The Friars are a pain to play against because of their stingy defense. They do an excellent job manning the perimeter (Big East opponents have a conference-low 34.6% three-point rate vs. Providence, which is the lowest mark in the conference). They are great at forcing mistakes (Friars are first with a 22.4 defensive turnover percentage in Big East play). So if a team isn’t fully mentally into it going into the game, Providence can be an absolute nightmare to play.
Friars coach Ed Cooley does a nice job switching up his man and 2–3 zone looks, and the length of his guards has been a consistent problem for perimeter players. St. John’s only made two of its 12 attempted threes in the first meeting and had trouble converting its looks from inside the arc, too, shooting 40.9% on twos. St. John’s has been far less effective playing against zone (59th percentile in Division I, per Synergy) compared to man (90th percentile), so I expect Cooley to throw out a good amount of zone again here.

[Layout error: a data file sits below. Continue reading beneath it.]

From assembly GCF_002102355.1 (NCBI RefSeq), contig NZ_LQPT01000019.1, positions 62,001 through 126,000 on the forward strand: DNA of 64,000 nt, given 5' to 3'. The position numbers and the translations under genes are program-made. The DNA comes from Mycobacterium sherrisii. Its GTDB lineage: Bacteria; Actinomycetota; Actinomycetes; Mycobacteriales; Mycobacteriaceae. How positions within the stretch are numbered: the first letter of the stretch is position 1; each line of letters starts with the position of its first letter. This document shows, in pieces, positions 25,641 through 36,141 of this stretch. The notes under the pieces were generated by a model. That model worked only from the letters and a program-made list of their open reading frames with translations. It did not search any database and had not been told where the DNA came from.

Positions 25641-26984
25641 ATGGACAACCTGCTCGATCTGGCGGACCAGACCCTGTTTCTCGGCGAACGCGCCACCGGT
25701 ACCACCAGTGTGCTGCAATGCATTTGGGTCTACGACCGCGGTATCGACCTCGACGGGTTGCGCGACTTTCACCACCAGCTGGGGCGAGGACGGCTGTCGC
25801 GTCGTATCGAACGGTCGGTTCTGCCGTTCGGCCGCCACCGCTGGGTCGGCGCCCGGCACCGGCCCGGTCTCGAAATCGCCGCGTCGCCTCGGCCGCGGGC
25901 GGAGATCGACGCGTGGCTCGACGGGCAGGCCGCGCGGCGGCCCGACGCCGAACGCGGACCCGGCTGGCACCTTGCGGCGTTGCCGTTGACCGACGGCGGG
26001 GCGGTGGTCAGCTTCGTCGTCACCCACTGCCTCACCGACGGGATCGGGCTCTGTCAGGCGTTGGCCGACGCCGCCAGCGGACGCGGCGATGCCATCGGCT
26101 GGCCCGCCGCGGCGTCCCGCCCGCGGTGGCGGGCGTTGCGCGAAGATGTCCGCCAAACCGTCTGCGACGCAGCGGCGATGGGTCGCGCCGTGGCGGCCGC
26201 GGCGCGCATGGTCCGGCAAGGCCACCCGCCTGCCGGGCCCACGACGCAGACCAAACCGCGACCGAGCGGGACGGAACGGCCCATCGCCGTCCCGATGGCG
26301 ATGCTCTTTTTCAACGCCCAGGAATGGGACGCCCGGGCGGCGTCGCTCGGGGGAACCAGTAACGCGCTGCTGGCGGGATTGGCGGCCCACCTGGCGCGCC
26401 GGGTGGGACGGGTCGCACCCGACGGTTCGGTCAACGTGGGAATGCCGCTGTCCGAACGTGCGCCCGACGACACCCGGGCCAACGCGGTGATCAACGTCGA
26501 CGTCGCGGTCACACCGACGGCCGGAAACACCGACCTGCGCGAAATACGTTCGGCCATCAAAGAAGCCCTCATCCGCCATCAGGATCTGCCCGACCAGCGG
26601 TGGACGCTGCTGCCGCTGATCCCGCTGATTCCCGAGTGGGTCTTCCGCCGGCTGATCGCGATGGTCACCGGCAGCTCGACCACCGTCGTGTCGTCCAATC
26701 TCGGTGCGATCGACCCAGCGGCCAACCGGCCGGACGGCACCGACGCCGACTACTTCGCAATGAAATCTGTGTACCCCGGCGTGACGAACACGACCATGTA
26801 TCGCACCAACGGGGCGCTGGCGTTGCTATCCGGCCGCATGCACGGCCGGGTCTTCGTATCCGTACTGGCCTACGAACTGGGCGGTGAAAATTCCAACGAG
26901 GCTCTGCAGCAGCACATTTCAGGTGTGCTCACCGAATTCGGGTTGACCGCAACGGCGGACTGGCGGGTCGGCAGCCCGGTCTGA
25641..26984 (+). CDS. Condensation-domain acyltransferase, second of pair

The reason behind Providence’s current standing in the Big East basement has been the offense. Freshman standout A.J. Reeves simply hasn’t been the same since returning from injury, and his outside prowess added another dimension to this attack. Still, this is a St. John’s defense that allows the highest three-point rate in Big East play (44.3) thanks to its shoddy perimeter defense, and this could serve as a get-right game for Reeves.